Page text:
On the third floor of a nondescript building next to the Atlanta Medical Center, Robinson College of Business students and alumni are building a marketing firm to cater to people like them – digital natives who grew up with the Internet.

The company, Lyfe Marketing, occupies a small office space. But in a span of a few years, brothers Sherman and Sean Standberry, with longtime friend Keran Smith, have applied that understanding to effectively grow their business. Continue reading

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Hooked on Soda

Sarang Sunder’s eyes light up when he talks about soda, but his excitement has nothing to do with the age-old Coke vs. Pepsi debate. As part of his doctoral dissertation, Sunder has developed a formula to measure the customer lifetime value (CLV) of carbonated beverage consumers. While most companies already evaluate sales and market share, they don’t quantify what Sunder considers the most meaningful data of all: profitability at the individual customer level. Sunder’s findings empower companies not only to identify high-profit customers but also to communicate to them on a much more micro level than a wide-sweeping network television commercial. “Our recommendation is to attract the high-value segment when you can, and to move the lower CLV customers up the ladder,” Sunder explains. “Within my dissertation, that’s what we’re trying to figure out how to do.” Continue reading

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Lisa Rolf: Widening her Lens with an EMBA

Lisa Rolf never envisioned herself as an Executive MBA student. She earned a design-your-own undergraduate degree from a liberal arts college in Minnesota and immediately pursued a career in project management. But after leading teams at digital marketing agencies for 15 years, she noticed a gap in her skill set. Once Rolf attended an information session for Robinson’s EMBA, she realized the program would enable her to support not just her team but the company as a whole. “I wanted to make sure I could contribute to the growth of the company in a substantial way, and the EMBA seemed like a good opportunity to round out my experience,” Rolf recalls. Continue reading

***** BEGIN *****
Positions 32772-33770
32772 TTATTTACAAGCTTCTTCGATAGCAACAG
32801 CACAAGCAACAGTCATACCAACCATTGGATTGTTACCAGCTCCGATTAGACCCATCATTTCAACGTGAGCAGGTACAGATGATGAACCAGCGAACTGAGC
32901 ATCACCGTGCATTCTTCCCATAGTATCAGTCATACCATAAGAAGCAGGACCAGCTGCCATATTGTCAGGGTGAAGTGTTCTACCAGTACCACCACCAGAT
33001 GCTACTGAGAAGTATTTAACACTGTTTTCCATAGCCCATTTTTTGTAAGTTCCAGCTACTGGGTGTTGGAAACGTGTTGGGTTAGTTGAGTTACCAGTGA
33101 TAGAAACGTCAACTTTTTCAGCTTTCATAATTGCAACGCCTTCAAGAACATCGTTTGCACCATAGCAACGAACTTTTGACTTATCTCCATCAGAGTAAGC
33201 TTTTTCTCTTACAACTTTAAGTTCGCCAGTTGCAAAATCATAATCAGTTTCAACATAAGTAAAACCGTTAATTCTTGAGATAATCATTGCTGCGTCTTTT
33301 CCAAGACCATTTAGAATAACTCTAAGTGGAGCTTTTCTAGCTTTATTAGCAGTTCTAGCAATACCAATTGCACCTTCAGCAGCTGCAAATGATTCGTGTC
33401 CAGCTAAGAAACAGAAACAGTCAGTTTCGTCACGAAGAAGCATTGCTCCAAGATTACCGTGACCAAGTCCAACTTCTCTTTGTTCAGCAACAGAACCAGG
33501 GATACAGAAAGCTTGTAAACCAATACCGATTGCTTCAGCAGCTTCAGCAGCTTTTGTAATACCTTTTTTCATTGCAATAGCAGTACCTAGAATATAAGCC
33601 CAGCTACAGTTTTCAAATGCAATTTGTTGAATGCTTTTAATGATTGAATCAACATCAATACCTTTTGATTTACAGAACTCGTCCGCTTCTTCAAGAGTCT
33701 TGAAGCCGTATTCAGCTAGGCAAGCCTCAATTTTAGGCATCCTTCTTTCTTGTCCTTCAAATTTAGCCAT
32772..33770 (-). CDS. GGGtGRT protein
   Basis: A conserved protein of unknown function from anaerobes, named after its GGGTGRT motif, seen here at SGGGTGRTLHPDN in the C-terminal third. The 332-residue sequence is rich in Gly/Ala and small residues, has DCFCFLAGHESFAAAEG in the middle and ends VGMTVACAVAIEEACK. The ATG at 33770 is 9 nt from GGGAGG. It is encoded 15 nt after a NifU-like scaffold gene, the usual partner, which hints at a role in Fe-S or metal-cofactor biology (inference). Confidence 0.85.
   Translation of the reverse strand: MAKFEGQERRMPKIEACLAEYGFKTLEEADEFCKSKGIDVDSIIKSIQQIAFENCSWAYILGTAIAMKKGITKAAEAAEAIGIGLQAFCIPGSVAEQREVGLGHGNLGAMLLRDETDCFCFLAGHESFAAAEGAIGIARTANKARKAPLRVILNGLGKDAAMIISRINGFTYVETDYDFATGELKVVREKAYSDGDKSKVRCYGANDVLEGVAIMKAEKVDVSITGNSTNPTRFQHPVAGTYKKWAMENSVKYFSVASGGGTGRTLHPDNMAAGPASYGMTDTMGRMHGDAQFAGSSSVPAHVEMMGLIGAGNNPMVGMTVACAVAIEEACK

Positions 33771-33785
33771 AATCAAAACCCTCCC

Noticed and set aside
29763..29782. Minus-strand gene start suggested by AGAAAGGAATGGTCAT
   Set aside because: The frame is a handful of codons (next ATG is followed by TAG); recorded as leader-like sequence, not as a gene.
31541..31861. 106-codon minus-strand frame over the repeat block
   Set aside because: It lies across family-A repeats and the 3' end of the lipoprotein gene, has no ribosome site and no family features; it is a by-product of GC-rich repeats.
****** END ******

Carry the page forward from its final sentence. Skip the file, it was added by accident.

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Reputation is King

This summer, a milestone crept up on me—I realized it’s been twenty-five years since I began my career as a professor.  So naturally, I’ve spent some time reflecting on how my choice of profession has worked out.  I spend most of my classroom time with executives who are there because they are unhappy with where they are – or they at least understand they won’t be satisfied for long.  Their hope is that whatever we do together in class will help them find something they’ll find more fulfilling.  How thankful I am that I’ve never had to wrestle with that. Continue reading

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Robinson Reflections: Luis Planas

Luis Planas MBA '77, Finance

Luis Planas
MBA ’77, Finance

As a boy, Luis Planas wanted to be a doctor. His father was one of a handful of doctors in their town on the eastern end of Cuba and the only one that delivered babies. Luis even remembers wearing a white coat and carrying a small medical bag when he tagged along with his dad on house calls. His childhood memories are of an idyllic and limitless life, of horseback riding on his grandfather’s farm, of delivering food baskets to those in need. And then everything changed in 1961. Continue reading